EFSA DECLARES HIGH-PRESSURE PROCESSING SAFE AS A WAY TO KILL PATHOGENS
A food processing technique that uses intense pressure for a specific length of time to kill microorganisms has been deemed safe by the European Food Safety Authority (EFSA).
In a scientific opinion that it has published, the EFSA said the approach, called high-pressure processing (HPP), did not raise greater concerns over food safety than other treatments.
EFSA scientists looked particularly at whether HPP, which does not involve high temperatures, could be used to instead of thermal pasteurisation of raw milk, and to control a bacterium called Listeria monocytogenes in ready-to-eat foods.
According to the EFSA, the technique does little to change how food looks, how it tastes or its texture – and does not destroy nutrients.
“HPP can be used at different steps of the food chain, usually on pre-packed products,” the EFSA said in a statement.
“It can be applied to raw materials such as milk, fruit juices and smoothies, but also to products that have already been processed, such as sliced cooked meat products and ready-to-eat meals.”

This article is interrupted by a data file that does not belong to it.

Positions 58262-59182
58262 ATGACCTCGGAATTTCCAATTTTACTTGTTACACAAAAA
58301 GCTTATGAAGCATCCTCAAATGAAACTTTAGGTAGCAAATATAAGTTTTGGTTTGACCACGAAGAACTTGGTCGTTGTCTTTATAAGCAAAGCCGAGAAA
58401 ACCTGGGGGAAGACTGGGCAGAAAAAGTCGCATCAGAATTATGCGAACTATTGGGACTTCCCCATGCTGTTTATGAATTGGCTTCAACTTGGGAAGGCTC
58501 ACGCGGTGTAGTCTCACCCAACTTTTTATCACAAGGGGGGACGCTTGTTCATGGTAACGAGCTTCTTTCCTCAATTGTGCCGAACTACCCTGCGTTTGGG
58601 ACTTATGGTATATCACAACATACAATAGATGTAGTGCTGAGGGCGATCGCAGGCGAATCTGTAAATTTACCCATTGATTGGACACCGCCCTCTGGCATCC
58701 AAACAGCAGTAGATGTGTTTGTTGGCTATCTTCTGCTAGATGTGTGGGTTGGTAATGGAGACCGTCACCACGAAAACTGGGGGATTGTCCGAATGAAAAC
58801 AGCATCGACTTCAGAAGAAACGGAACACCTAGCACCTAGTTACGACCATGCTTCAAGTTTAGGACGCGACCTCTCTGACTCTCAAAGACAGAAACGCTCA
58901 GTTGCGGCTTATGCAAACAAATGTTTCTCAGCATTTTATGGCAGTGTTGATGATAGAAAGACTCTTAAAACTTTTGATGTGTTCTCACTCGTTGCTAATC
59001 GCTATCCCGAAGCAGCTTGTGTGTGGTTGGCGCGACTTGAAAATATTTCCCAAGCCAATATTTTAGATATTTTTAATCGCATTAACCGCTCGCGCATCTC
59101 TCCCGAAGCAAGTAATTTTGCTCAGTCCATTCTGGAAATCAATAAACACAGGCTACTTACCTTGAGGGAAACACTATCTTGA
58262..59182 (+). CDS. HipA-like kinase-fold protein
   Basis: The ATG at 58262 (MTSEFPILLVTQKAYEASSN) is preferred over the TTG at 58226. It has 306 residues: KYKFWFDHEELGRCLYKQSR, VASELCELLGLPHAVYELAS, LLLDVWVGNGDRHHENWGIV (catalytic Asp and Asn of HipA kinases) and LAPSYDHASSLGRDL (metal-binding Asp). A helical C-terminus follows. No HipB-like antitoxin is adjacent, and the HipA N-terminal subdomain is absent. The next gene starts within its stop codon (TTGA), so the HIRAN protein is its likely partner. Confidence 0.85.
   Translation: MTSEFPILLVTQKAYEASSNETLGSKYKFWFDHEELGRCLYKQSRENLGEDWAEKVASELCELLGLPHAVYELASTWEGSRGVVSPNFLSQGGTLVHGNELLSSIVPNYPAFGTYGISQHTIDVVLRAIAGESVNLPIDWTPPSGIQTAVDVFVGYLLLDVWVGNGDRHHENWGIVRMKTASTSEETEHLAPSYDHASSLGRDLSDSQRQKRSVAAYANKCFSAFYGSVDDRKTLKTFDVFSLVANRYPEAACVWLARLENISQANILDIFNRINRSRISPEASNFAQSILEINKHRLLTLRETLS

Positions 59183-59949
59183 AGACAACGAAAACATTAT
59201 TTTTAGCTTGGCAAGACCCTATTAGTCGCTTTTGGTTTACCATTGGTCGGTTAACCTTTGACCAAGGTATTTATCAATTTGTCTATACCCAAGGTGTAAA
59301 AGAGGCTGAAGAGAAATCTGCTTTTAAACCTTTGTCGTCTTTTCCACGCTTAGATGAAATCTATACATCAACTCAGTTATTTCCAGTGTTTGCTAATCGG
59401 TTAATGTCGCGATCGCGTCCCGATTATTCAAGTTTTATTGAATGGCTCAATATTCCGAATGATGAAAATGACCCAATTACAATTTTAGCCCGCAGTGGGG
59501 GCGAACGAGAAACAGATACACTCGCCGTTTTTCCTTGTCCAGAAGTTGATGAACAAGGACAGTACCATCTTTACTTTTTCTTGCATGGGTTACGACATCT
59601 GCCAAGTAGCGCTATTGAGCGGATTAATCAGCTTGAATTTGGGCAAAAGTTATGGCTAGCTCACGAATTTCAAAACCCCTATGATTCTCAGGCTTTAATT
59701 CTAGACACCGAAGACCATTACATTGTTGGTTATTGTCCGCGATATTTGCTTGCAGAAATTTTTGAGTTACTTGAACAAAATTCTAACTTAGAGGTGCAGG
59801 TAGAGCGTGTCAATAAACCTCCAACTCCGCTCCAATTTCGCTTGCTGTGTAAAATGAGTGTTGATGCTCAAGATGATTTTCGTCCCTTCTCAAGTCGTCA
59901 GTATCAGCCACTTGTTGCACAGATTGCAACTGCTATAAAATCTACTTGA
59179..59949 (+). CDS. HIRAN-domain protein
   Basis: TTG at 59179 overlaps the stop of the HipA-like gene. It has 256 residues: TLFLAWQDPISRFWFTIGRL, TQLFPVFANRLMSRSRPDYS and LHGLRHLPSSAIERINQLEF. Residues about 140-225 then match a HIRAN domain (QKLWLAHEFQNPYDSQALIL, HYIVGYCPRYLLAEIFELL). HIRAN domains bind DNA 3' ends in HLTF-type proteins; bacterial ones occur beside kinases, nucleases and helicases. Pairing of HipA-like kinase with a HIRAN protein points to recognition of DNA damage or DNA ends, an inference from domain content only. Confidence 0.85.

When used on products that have already undergone processing, its main function is to kill pathogens that may have been introduced during the manufacturing process.
In the scientific opinion that it published, the EFSA said the longer HPP is used, the better the reduction in the levels of contaminants.
With raw milk, the time-pressure combination that has the same effects as thermal pasteurisation depends on the pathogen.
In related news, Sial Paris Newsroom recently reported that steam heated to 250 Fahrenheit – at which temperature it acts like a hot gas – can be used to clean food processing plants.
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